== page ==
David Cecelski, William Chafe, and Jerry Gershenhorn graciously gave of their time and read portions of this book. Their collective wisdom on race and education in the South prompted me to ask fresh questions of familiar material. Karl Campbell, Pamela Grundy, Lydia Claire, Malinda Maynor Lowery, and Ken Zogry shared ideas from allied projects. James Anderson, Prudence Cumberbatch, V. P. Franklin, Valinda Littlefleld, and Kate Rousmaniere offered helpful comments on related conference papers. Anne Whisnant was my resident expert on all matters of book production and child rearing (and how to combine the two).

Since beginning this project, I have had the pleasure of working at several institutions. At the University of North Carolina, a semester's work with James Leloudis and George Noblit's study of southern school desegregation gave me a foundation for further exploration of the post-Brown South. During two years of postdoctoral work with UNC's Southern Oral (p.xiii) History Program at the Center for the Study of the American South, I had the privilege of engaging with a broad network of scholars doing similar work. I learned a great deal during that time from David Cline, Jacquelyn Hall, Beth Millwood, and Joe Mosnier about the art of oral history. Joe also shared his deep knowledge of educational litigation in North Carolina-plus bushels of produce from his garden. I was also lucky to be working at that time with Dwana Waugh and Rachel Martin, two fellow historians of education. I am very grateful to students and colleagues at Wabash College, Warren Wilson College, William Peace University, and Guilford College. Having the opportunity to teach this story's broader context enriched my telling of it in many ways. Philip Otterness at Warren Wilson and Stephen Morillo at Wabash deserve special thanks for years of professional encouragement.

Well before I became a historian of the North Carolina public schools, I attended them as a student. Many teachers from those twelve years stand out in my memory, but at St. Stephens High School in Hickory, B. C. Craw-ford, Loyd Hoke, and the late Beth Haunton had a particularly direct and important influence on my later work. I hope that in some small way my work is a tribute to them and the vital role that all teachers play in schooling future citizens.

I am extremely indebted to the many librarians, archivists, and other individuals who shepherded me through a maze of sources. Joe Mobley introduced me as a college student to the North Carolina State Archives, where I later spent many hours researching this project. At the State Archives, Debbi Blake, Kim Cumber, and Earl Ijames were especially diligent in locating sources, as was Elizabeth Hayden at the North Carolina State Library. At UNC'S North Carolina Collection, Robert Anthony, Alice Cotton, Eileen McGrath, Harry McKown, and Jason Tomberlin have supported me since this project's inception. Andre Vann at North Carolina Central University went above and beyond the call of duty in pointing me to sources and connecting me with his network of veteran educators and NCCU alumni. At the administrative offices of the Hickory City Schools, Mary Duquette and Ann Stalnaker were most welcoming, and Ann generously shared research from her dissertation. Lorraine Nicholson granted me access to the papers of the North Carolina Congress of Colored Parents and Teachers. Marsha Alibrandi and Candy Beal shared materials from their oral history project of Ligon Middle School.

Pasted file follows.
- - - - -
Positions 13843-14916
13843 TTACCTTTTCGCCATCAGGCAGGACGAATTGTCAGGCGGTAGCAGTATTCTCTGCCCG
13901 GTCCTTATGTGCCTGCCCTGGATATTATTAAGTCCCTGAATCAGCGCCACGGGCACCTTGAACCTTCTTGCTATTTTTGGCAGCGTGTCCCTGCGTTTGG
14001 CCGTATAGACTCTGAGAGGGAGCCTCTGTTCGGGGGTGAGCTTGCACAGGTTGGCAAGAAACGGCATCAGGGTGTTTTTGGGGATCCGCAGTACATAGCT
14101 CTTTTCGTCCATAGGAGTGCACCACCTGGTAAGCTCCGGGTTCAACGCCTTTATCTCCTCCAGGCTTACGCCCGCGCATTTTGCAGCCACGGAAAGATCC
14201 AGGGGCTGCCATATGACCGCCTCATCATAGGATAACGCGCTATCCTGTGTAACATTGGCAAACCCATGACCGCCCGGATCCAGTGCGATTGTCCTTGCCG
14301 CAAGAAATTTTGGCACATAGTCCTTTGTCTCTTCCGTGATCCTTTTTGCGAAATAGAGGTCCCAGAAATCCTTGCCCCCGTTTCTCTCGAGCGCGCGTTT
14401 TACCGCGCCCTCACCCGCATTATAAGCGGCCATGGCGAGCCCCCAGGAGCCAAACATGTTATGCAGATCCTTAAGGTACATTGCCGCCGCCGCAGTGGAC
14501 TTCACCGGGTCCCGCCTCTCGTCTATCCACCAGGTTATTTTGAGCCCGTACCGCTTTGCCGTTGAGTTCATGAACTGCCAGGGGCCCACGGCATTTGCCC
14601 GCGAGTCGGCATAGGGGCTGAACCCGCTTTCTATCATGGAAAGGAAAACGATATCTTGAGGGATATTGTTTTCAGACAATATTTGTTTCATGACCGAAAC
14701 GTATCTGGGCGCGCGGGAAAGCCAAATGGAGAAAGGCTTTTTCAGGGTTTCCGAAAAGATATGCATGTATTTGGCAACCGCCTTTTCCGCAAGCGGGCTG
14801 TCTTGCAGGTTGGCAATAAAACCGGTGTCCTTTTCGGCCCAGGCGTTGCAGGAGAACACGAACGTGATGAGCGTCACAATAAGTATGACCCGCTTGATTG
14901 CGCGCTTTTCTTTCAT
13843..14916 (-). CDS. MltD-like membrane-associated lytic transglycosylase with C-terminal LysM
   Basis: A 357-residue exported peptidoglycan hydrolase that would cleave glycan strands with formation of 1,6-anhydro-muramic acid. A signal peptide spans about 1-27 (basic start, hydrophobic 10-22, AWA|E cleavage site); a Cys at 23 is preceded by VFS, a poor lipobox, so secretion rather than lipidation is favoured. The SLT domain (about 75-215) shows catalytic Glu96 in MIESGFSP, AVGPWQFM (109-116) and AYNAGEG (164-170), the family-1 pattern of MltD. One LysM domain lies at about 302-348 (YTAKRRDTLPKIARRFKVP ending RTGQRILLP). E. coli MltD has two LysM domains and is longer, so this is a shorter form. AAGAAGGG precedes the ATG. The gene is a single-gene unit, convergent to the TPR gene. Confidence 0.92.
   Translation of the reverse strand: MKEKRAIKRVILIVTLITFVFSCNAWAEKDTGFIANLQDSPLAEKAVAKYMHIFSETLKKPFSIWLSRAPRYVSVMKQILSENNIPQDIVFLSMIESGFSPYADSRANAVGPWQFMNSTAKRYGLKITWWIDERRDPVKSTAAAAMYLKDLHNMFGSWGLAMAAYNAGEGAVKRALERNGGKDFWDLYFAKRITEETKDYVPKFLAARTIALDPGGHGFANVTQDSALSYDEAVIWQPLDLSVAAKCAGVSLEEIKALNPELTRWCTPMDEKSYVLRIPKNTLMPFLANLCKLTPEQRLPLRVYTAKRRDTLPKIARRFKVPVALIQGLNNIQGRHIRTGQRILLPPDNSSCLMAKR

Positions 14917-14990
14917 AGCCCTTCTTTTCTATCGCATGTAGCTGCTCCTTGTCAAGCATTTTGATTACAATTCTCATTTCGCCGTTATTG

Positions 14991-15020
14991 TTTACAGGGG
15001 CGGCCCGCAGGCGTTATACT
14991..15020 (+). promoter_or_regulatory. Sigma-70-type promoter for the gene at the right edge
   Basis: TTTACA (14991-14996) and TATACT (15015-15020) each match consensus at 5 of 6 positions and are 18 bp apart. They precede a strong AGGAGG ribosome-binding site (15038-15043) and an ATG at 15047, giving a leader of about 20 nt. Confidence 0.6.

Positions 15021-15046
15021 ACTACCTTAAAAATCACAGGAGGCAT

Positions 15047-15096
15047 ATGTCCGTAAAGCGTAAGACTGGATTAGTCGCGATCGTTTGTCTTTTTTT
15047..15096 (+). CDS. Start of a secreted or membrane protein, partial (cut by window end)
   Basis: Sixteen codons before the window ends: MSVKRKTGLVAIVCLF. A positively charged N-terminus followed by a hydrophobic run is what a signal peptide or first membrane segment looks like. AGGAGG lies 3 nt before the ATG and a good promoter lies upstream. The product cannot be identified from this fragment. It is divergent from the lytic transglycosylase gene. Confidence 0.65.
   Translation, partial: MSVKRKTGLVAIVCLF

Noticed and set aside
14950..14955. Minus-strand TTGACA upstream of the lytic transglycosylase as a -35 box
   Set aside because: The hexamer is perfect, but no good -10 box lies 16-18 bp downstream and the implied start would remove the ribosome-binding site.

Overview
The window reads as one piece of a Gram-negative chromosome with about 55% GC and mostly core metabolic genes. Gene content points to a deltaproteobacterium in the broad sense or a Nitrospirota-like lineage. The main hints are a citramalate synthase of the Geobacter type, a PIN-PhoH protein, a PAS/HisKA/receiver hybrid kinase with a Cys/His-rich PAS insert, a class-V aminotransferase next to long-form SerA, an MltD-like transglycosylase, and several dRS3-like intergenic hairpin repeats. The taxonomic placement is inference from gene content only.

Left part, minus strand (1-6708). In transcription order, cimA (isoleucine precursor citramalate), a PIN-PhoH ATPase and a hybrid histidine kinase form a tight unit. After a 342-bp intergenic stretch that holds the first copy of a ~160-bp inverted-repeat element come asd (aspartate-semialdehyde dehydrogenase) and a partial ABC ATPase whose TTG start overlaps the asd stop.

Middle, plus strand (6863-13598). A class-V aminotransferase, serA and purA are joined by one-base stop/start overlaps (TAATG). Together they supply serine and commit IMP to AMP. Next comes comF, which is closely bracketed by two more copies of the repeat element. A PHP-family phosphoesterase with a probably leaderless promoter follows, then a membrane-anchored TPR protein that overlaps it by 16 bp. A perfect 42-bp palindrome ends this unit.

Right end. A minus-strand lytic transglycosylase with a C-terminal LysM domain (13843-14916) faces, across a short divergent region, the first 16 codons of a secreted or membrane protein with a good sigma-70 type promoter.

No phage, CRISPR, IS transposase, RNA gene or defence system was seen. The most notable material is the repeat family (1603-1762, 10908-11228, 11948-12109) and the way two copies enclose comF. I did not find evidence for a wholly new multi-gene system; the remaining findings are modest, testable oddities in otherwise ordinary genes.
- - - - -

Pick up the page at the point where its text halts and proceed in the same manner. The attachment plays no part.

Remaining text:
Others who helped locate sources and photographs include Jean Bischoff of the G. R. Little Library, Elizabeth City State University; Diana Carey of the Schlesinger Library at the Radcliffe Institute; Janey Deal of (p.xiv) the Patrick Beaver Memorial Library in Hickory; Michael Evans of the Wake County Public Schools; Stephen Fletcher of the North Carolina Collection Photographic Archives; Andrea Jackson of the Woodruff Library Atlanta University Center; Linda Richardson of the Durham Public Library; Tommy Richey of the Raleigh City Museum; Mildred Roxborough of the NAACP; Arlene Royer of the National Archives at Atlanta; Traci Thompson of the Braswell Memorial Library in Rocky Mount; and Helen Wylde of the Ramsey Library UNC-Asheville. I also am thankful for able assistance from the staffs of the Manuscript Division of the Library of Congress; UNC's Southern Historical Collection; the Rockefeller Archives in Tarrytown, New York; and the Special Collections of Perkins Library Duke University.